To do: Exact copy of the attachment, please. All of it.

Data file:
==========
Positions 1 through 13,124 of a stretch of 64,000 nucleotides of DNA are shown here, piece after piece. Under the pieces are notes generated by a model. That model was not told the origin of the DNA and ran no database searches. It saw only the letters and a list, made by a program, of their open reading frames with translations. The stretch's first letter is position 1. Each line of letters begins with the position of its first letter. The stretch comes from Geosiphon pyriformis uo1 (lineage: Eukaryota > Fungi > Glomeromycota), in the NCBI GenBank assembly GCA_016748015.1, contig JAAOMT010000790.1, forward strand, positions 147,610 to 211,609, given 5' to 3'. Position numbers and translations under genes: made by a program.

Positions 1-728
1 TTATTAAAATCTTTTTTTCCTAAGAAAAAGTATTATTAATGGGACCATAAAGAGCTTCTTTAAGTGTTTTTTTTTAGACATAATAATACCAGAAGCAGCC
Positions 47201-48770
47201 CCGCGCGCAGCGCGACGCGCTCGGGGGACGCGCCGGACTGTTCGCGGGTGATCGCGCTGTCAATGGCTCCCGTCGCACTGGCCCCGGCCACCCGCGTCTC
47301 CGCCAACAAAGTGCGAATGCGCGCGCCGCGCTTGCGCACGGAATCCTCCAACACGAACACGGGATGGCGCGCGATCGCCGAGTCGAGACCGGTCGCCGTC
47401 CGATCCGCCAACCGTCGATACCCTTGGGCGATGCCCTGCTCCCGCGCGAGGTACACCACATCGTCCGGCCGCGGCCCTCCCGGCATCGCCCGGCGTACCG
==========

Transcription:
Positions 1 through 13,124 of a stretch of 64,000 nucleotides of DNA are shown here, piece after piece. Under the pieces are notes generated by a model. That model was not told the origin of the DNA and ran no database searches. It saw only the letters and a list, made by a program, of their open reading frames with translations. The stretch's first letter is position 1. Each line of letters begins with the position of its first letter. The stretch comes from Geosiphon pyriformis uo1 (lineage: Eukaryota > Fungi > Glomeromycota), in the NCBI GenBank assembly GCA_016748015.1, contig JAAOMT010000790.1, forward strand, positions 147,610 to 211,609, given 5' to 3'. Position numbers and translations under genes: made by a program.

Positions 1-728
1 TTATTAAAATCTTTTTTTCCTAAGAAAAAGTATTATTAATGGGACCATAAAGAGCTTCTTTAAGTGTTTTTTTTTAGACATAATAATACCAGAAGCAGCC
Positions 47201-48770
47201 CCGCGCGCAGCGCGACGCGCTCGGGGGACGCGCCGGACTGTTCGCGGGTGATCGCGCTGTCAATGGCTCCCGTCGCACTGGCCCCGGCCACCCGCGTCTC
47301 CGCCAACAAAGTGCGAATGCGCGCGCCGCGCTTGCGCACGGAATCCTCCAACACGAACACGGGATGGCGCGCGATCGCCGAGTCGAGACCGGTCGCCGTC
47401 CGATCCGCCAACCGTCGATACCCTTGGGCGATGCCCTGCTCCCGCGCGAGGTACACCACATCGTCCGGCCGCGGCCCTCCCGGCATCGCCCGGCGTACCG